A woman convicted in July of robbery and kidnapping charges in an incident involving her husband and landlord was sentenced to 18 years in prison at a hearing Thursday.
Christina Thomas, 32, is required to serve 100 percent of the sentence because of the serious nature of the crimes a jury said she committed.
Thomas was convicted of especially aggravated robbery and especially aggravated kidnapping for an April 9, 2007, assault at her former Fall Branch trailer. Thomas and her husband at the time, James Steven Thomas, were both charged in the incident after their landlord, Donald Teague, now 83, said they assaulted him, tied him up, took his money and fled.
Christina Thomas testified during Thursday’s hearing that her then-husband was mad at Teague after she told him that Teague had made sexual advances toward her.
Thomas did not testify at her trial in July and Judge Robert Cupp said Thursday that he didn’t believe her allegations against Teague. He also said he believed Christina Thomas was the leader in the offense.
Some of that did come out during the trial through Steve Thomas. He was an unwilling witness for prosecutors and took most of the blame for what happened, saying he didn’t know if his wife knew he was going to attack Teague or not.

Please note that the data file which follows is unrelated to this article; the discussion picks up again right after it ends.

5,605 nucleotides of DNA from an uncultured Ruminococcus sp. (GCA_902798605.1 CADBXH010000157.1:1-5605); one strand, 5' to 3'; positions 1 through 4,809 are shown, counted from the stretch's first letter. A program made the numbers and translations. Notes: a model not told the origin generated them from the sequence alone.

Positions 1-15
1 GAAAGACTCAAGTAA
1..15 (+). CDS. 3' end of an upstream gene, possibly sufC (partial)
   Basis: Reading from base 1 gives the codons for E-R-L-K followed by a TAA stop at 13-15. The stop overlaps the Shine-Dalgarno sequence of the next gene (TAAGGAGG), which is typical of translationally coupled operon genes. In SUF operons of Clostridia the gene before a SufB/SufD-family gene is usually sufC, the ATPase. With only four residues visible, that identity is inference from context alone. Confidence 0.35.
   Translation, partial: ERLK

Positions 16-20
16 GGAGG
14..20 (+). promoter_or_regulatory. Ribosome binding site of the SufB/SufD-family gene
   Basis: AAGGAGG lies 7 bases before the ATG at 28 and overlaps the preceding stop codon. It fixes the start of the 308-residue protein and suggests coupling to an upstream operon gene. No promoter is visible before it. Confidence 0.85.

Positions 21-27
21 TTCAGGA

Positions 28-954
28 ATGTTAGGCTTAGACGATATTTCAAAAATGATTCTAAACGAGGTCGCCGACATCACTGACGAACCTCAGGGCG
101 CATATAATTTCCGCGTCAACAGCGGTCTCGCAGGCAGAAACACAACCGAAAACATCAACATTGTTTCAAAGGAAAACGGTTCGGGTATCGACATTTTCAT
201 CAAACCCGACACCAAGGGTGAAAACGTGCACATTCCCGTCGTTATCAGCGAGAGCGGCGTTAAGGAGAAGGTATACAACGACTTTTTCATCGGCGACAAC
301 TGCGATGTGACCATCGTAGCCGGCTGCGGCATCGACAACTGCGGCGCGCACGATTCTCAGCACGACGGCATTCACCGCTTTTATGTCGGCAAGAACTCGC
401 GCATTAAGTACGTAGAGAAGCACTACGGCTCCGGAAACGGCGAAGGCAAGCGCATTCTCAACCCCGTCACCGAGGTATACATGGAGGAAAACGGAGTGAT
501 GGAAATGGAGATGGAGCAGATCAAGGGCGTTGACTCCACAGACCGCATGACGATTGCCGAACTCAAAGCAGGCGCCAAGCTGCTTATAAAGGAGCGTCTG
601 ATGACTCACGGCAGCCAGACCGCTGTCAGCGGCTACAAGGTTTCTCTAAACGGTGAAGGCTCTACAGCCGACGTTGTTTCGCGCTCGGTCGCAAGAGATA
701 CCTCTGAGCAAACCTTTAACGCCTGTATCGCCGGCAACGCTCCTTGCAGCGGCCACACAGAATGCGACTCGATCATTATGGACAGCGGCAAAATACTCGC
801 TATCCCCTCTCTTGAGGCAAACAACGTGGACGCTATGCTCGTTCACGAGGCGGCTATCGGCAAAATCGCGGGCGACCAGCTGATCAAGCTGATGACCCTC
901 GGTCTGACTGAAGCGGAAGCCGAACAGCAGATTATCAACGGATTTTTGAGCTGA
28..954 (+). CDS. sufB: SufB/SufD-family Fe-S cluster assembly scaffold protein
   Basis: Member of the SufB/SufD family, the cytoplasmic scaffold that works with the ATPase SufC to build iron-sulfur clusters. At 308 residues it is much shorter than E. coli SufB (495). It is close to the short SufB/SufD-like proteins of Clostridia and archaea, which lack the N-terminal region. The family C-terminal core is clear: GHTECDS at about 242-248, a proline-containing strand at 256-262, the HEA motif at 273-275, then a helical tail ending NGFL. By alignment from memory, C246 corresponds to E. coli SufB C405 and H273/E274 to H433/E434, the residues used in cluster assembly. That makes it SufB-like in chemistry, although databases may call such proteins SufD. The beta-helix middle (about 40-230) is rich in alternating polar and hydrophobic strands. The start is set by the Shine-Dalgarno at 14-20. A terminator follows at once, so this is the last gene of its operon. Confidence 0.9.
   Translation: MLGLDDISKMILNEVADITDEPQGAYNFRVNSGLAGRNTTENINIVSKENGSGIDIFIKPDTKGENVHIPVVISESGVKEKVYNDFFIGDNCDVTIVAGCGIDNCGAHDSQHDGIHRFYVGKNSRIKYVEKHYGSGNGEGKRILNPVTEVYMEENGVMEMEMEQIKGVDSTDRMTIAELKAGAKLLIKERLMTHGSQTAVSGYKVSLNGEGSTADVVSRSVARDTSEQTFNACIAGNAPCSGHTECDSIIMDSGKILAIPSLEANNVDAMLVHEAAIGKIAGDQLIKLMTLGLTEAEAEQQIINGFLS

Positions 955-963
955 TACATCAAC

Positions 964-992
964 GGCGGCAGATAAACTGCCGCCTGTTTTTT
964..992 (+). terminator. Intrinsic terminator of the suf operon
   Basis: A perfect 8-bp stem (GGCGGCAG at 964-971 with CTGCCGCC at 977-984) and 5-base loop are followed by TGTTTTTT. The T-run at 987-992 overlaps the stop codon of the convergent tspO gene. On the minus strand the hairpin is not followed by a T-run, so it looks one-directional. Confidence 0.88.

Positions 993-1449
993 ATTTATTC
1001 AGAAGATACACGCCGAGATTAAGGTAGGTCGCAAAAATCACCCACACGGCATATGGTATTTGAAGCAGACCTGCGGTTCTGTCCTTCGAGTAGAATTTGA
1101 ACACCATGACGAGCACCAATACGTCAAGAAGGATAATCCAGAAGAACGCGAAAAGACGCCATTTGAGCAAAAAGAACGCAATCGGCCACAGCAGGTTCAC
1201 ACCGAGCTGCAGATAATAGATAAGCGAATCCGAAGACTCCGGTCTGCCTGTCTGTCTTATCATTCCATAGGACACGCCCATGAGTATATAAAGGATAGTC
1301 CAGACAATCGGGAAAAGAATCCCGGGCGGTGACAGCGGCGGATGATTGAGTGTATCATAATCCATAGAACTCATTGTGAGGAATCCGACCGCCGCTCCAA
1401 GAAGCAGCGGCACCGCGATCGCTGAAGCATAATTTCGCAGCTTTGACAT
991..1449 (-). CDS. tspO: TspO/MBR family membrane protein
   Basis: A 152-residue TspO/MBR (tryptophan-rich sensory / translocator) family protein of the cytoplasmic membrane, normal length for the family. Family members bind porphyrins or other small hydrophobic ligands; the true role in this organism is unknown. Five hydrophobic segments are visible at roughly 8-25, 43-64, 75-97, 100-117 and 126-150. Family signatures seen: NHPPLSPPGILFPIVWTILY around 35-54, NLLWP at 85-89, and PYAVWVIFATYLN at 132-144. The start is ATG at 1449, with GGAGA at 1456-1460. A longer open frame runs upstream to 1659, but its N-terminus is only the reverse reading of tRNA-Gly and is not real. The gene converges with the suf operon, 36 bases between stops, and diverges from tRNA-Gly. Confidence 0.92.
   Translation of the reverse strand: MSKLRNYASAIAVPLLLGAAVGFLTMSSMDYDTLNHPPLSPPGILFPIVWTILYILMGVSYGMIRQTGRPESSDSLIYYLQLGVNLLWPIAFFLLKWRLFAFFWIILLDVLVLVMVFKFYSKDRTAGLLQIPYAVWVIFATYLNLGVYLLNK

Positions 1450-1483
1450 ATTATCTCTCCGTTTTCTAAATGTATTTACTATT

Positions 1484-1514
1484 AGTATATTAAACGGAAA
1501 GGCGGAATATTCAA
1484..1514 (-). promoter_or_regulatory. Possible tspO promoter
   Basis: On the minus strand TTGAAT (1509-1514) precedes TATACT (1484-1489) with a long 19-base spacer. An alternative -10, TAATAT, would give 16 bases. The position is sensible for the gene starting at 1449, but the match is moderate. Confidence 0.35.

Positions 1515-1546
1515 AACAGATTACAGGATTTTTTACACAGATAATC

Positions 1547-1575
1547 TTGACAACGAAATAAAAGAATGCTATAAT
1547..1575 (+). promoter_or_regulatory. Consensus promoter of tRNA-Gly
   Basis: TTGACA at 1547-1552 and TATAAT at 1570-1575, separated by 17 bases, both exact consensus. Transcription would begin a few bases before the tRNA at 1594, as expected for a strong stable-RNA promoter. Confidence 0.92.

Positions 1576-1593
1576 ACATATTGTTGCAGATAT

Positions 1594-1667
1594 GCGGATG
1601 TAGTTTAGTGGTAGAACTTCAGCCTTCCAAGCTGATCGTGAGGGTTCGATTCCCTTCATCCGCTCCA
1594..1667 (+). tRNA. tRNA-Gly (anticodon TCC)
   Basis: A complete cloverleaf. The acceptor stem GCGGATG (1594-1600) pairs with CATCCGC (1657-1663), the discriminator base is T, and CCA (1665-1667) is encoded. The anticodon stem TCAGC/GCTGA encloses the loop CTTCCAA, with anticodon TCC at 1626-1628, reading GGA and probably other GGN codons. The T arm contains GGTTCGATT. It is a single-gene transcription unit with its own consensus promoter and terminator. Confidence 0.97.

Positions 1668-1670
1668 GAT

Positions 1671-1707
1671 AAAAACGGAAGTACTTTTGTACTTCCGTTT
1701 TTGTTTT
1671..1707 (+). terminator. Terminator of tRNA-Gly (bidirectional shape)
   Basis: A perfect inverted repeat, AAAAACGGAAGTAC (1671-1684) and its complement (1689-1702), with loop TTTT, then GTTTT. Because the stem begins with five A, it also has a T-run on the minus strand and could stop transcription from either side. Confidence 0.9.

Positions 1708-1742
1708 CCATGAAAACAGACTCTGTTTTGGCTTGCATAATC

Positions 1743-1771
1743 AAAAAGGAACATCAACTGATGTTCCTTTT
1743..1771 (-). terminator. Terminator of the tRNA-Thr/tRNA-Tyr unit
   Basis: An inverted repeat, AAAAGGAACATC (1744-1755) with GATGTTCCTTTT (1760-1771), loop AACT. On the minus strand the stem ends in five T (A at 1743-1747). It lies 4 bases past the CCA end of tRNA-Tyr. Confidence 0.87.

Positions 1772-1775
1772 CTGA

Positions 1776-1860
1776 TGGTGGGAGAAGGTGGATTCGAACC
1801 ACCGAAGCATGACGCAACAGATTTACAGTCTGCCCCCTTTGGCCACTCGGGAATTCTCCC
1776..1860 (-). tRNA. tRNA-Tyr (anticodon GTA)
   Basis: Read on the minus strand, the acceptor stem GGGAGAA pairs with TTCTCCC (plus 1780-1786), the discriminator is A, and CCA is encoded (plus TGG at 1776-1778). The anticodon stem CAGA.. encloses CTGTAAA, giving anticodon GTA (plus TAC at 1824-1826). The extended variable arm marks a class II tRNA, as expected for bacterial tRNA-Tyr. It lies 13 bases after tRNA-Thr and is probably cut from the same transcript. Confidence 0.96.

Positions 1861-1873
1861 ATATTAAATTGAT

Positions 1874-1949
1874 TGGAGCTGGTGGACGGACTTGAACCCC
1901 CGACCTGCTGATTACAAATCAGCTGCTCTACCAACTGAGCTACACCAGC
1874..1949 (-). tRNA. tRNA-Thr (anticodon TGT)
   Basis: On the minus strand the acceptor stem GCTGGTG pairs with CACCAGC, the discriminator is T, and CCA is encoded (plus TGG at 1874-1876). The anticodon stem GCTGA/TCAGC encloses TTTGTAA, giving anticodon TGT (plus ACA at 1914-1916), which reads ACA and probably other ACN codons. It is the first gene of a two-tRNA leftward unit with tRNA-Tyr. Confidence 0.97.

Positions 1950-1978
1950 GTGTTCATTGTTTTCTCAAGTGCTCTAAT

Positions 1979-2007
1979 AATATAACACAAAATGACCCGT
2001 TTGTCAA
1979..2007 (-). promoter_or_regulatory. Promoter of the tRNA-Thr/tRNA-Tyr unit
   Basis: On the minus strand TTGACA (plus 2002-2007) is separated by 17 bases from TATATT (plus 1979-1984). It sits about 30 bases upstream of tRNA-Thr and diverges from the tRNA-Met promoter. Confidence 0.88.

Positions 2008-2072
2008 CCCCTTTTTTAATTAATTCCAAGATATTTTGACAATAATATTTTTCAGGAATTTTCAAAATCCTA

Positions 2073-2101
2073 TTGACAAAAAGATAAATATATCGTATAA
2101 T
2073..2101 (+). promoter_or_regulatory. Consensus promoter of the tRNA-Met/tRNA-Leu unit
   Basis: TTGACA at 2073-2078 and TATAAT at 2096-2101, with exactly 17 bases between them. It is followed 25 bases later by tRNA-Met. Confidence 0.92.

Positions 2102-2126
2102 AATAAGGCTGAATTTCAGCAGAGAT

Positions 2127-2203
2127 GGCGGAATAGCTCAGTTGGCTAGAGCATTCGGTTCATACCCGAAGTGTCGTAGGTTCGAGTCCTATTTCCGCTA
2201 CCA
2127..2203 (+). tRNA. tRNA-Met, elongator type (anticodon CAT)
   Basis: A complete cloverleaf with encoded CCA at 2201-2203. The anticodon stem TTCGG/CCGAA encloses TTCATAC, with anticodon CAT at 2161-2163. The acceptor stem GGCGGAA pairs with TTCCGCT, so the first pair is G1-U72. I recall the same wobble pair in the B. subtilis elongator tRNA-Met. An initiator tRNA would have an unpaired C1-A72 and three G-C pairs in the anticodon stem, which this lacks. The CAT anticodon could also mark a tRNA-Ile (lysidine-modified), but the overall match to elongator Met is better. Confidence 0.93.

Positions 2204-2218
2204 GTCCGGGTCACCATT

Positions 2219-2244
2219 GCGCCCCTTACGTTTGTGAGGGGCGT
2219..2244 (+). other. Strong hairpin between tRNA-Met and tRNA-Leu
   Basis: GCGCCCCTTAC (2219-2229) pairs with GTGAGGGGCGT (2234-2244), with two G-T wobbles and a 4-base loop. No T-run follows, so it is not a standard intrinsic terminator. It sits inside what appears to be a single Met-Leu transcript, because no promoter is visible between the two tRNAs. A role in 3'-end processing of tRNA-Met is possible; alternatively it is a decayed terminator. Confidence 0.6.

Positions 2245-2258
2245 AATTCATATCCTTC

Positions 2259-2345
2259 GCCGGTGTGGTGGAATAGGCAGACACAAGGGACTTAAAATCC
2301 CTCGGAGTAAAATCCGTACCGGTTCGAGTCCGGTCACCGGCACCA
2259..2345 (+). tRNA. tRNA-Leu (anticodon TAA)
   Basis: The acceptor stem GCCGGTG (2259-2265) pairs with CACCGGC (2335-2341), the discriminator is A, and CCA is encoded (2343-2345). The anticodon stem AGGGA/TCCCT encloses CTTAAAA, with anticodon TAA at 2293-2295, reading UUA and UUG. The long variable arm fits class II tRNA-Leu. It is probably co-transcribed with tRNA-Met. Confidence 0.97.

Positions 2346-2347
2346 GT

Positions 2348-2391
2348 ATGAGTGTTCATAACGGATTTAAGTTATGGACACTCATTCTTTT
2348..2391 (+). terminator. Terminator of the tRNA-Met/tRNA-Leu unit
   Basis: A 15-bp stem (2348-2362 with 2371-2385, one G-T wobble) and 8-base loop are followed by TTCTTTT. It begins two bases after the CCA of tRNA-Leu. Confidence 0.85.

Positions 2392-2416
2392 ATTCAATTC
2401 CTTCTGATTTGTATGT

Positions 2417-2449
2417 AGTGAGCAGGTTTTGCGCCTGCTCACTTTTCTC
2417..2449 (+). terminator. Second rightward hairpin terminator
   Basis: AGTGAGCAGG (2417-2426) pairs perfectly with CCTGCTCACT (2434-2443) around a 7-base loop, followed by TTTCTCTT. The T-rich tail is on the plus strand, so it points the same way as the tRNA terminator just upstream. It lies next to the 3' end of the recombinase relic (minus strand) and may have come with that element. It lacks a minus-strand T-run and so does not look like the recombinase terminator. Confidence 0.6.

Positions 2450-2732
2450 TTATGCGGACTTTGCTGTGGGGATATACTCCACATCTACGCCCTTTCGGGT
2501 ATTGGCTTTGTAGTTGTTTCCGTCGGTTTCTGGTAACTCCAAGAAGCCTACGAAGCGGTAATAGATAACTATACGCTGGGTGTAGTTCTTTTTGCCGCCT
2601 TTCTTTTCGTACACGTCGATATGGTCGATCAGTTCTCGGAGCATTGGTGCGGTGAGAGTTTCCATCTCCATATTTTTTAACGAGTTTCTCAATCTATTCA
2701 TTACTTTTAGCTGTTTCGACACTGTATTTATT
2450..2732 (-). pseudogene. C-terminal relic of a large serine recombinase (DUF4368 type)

Steve Thomas testified at trial that his wife told him that Teague had made sexual comments and it made him angry.
The attack happened after Steve Thomas had his wife call Teague to come to their trailer under the pretense of paying rent. Teague testified at the trial that after he went inside the trailer Steve Thomas struck him, but also said Christina Thomas was involved in tying him up and taking his wallet.
The Thomas’ were set to plead guilty to reduced charges — aggravated robbery and aggravated kidnapping — in November 2010. Steve Thomas did plead guilty and received a 10-year, one day prison sentence. Christina Thomas hesitated when Cupp asked if she was satisfied with her attorney — Jim Beeler at the time — and said she wanted to fight the charges.
At that point Cupp wouldn’t take the plea and set her case for trial.